Food for Thinkers: Food Writing From a New Perspective

(Image credit: Apartment Therapy)

What does a science writer have to say about food? How about an architect or a human rights reporter? Last week GOOD Magazine’s Food for Thinkers series explored food through the eyes of non-food writers, and we’ve gathered some of our favorite articles from this thought-provoking collection.

Whether you’re a science geek, design aficionado or literary bookworm, this series has something for you. Personal favorites include an ode to Coca-Cola, an analysis of the rich food descriptions in Thomas Wolfe’s novel Look Homeward, Angel, a look at how food packaging reflects culture and class, and a reflection on how kitchens would be designed if food itself did the designing.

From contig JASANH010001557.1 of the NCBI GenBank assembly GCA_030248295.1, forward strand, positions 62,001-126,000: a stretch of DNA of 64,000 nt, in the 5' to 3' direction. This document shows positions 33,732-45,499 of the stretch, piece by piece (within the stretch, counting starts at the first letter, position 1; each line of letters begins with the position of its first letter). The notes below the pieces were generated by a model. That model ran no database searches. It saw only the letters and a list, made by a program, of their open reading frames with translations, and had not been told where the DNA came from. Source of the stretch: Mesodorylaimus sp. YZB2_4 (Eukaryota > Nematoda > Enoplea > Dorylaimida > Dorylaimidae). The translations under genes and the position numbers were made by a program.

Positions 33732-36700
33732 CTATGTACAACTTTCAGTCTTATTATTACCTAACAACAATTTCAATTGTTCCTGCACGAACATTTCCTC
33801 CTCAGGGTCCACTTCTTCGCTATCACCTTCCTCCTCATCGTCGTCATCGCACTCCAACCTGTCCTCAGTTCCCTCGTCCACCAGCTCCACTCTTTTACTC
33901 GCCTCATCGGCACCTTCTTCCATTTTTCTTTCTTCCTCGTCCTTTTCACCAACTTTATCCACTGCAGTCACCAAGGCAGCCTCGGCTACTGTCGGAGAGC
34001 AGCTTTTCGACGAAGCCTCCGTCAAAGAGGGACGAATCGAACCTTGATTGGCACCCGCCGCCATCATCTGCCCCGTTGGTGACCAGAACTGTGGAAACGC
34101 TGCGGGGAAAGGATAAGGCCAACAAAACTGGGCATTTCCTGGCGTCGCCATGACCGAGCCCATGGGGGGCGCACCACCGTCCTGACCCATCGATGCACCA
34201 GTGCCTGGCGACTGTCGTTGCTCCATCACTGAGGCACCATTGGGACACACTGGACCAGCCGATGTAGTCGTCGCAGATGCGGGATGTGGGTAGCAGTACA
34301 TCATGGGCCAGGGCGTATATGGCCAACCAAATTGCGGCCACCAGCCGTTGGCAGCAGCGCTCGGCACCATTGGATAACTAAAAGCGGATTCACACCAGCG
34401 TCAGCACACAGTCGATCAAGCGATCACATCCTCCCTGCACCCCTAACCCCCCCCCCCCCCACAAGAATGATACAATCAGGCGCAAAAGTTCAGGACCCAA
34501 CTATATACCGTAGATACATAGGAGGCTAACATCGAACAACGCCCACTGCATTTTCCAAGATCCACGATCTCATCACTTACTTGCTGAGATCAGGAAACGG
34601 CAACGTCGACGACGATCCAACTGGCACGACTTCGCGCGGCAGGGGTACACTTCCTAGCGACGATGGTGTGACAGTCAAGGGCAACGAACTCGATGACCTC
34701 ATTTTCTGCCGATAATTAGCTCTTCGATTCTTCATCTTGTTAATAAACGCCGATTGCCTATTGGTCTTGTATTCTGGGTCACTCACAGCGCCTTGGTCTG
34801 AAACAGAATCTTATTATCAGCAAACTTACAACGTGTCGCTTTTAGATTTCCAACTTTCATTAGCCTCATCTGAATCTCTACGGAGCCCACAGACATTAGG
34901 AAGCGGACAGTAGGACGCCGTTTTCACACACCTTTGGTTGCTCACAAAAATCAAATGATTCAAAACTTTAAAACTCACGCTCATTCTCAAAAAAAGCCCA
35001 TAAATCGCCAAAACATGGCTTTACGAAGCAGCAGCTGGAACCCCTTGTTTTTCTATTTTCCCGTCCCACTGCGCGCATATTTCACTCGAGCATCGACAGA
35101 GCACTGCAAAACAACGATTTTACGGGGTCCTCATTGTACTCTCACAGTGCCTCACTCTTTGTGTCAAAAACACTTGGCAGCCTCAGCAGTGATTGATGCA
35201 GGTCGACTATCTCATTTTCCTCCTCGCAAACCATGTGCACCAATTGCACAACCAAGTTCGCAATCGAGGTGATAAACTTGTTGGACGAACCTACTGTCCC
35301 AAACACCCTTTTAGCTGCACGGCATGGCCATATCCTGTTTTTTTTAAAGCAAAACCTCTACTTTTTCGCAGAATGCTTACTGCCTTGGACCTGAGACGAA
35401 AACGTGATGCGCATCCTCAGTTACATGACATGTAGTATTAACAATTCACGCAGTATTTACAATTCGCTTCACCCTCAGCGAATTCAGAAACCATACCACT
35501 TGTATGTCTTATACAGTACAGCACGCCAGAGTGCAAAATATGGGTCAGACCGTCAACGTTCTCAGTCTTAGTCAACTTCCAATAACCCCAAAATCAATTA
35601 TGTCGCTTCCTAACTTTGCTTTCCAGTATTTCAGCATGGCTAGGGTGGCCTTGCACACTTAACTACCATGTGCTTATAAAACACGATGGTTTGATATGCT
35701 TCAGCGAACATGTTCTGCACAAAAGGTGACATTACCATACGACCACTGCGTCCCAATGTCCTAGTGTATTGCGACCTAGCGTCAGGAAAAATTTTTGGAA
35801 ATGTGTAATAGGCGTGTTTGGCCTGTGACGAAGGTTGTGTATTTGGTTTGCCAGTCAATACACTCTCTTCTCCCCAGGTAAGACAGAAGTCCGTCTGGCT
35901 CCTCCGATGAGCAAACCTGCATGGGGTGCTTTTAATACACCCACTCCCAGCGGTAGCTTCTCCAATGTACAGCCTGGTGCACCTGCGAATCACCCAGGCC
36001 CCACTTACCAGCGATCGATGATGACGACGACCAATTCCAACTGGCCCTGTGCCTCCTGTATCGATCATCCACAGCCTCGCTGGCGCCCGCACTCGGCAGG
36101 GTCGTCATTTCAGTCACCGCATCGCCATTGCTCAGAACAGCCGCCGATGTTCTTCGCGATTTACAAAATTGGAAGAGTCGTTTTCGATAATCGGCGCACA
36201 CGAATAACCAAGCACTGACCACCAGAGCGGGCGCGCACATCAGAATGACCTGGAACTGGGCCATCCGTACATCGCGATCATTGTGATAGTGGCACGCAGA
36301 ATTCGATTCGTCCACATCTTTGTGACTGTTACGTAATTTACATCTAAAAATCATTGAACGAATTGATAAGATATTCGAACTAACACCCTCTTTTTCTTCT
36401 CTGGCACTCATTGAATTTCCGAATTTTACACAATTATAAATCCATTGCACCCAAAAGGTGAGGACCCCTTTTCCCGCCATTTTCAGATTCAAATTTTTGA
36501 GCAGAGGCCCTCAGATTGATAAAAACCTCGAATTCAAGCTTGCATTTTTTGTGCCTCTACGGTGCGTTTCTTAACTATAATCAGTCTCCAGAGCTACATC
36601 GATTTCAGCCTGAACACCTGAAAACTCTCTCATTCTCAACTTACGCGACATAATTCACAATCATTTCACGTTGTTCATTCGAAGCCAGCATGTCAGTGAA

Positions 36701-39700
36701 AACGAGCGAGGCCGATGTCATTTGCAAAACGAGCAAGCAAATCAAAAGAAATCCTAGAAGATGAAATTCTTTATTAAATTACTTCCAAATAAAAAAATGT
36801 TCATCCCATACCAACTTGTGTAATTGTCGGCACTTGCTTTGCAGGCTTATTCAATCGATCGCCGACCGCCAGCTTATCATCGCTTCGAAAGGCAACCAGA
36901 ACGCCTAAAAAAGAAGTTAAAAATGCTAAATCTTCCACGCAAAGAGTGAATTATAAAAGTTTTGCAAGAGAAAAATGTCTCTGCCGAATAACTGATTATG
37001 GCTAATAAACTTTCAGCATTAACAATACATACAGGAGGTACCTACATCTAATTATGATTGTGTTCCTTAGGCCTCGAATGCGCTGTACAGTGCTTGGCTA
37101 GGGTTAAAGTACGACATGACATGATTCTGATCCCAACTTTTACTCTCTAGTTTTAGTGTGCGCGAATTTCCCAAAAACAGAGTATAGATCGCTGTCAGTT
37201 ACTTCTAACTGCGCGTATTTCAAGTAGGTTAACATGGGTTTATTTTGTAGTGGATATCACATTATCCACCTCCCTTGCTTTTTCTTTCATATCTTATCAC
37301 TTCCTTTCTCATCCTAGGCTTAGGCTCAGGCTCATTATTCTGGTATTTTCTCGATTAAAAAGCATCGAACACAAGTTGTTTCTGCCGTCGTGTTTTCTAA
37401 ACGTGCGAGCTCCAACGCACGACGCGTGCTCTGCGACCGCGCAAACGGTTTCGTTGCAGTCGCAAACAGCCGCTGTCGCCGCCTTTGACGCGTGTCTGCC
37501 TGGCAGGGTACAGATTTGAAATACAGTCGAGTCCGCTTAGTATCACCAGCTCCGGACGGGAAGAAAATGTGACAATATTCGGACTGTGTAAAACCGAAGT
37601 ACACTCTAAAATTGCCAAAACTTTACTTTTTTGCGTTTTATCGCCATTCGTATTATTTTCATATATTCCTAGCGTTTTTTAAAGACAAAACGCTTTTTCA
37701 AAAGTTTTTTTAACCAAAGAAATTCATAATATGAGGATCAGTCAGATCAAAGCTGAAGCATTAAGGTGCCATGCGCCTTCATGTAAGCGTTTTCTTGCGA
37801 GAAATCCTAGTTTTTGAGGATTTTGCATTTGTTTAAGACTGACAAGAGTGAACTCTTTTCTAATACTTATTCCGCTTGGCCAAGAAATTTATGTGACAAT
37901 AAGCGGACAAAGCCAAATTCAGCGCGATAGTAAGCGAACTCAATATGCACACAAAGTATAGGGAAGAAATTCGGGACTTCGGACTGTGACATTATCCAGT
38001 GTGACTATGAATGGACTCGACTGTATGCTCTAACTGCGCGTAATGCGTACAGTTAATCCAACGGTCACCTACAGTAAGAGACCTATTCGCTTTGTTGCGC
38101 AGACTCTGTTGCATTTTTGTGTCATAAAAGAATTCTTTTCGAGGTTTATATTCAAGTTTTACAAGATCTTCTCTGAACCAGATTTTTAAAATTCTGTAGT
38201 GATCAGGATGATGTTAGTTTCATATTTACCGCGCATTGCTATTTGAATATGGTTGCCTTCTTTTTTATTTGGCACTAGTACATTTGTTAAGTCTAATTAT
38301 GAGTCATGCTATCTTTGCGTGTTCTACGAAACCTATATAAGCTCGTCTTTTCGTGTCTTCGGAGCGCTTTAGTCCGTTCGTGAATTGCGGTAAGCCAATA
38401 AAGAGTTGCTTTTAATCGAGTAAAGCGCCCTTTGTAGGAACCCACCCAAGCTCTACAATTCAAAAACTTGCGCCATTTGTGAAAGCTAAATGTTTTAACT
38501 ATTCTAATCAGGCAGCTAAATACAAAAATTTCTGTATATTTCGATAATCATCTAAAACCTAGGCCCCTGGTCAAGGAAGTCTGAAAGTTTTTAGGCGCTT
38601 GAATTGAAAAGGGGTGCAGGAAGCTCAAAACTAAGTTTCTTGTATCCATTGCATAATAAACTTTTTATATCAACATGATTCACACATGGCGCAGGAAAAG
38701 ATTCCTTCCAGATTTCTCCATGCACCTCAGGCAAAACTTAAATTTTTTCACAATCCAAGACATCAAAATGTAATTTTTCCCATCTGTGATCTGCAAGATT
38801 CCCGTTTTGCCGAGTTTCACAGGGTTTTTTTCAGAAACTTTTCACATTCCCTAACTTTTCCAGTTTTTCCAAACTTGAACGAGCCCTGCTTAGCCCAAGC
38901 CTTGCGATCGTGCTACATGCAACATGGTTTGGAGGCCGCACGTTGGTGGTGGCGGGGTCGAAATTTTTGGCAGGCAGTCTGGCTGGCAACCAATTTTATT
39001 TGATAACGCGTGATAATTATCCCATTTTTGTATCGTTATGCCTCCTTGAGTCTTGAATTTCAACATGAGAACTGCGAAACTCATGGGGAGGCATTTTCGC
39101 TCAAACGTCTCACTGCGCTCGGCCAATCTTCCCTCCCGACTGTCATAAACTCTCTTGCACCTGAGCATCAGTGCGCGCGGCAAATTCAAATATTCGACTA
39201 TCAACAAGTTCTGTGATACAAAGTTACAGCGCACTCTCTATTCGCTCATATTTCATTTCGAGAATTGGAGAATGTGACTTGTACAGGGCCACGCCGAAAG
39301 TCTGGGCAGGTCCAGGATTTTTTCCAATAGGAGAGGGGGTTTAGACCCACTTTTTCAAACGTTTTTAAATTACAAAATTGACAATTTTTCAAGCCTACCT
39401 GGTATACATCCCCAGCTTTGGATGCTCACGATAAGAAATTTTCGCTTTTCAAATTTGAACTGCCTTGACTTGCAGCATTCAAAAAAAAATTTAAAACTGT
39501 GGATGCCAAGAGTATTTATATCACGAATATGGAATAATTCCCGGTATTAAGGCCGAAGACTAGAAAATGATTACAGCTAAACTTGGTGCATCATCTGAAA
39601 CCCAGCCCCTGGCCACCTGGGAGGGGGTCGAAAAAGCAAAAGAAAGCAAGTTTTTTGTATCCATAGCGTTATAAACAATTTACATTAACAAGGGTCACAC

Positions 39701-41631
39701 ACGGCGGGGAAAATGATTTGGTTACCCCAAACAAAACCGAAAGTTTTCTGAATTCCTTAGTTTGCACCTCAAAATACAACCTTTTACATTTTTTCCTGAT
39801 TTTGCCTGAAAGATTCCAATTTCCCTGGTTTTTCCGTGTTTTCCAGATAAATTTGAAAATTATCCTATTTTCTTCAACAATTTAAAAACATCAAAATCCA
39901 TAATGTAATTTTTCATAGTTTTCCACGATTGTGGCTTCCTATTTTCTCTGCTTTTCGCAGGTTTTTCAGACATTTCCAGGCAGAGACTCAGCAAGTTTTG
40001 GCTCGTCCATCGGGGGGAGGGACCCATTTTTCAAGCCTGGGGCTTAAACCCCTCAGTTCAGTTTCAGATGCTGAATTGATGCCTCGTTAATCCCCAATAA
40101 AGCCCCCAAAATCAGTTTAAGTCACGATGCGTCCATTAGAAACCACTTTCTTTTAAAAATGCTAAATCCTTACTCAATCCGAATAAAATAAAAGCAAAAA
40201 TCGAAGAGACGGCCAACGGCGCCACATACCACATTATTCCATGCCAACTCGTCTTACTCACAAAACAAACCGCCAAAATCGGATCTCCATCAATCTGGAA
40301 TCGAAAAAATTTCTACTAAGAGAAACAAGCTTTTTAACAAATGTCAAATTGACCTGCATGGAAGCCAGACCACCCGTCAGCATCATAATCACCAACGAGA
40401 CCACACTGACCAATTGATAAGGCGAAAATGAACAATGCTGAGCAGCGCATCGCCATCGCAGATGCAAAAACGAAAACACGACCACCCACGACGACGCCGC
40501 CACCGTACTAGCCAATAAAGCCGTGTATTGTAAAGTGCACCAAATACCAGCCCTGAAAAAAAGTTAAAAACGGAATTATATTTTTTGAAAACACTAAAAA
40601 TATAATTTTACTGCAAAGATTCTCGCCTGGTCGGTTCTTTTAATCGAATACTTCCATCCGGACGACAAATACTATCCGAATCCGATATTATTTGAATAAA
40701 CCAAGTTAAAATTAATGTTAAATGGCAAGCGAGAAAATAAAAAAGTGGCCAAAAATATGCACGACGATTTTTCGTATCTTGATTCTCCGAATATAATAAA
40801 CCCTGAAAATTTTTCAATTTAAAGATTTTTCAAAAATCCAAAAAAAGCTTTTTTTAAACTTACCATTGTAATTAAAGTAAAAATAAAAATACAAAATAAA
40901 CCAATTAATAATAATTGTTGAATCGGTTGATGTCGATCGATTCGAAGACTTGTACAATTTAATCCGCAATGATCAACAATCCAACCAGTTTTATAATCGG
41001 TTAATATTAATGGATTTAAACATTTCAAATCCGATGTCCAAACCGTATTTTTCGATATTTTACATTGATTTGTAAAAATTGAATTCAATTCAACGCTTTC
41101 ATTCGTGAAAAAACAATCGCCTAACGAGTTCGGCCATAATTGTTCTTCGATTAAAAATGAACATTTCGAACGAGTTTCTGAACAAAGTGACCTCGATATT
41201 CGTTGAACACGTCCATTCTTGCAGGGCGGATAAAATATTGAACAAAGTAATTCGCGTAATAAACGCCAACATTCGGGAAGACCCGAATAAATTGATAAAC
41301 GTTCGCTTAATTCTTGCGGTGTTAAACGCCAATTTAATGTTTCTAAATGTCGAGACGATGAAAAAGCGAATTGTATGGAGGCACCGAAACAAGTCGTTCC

We were especially intrigued by an article on Western versus Eastern styles of eating, which examines the utensils, plating style and progression of meals to explain how eaters act within the dining space. Asian-style eating, the writer contends, leads to more spontaneous meals:

The fact of using generic chopsticks instead of specific tools for each meal is directly translated into how guests relate themselves to space through their eating choreography. One dish surrounded by dozens of additional cutlery pieces vs. dozens of dishes surrounding a pair of chopsticks.

Although the week-long series is over, we’ll be thinking about these articles for a long time to come.

Check out the full series: Food for Thinkers

(Image: GOOD)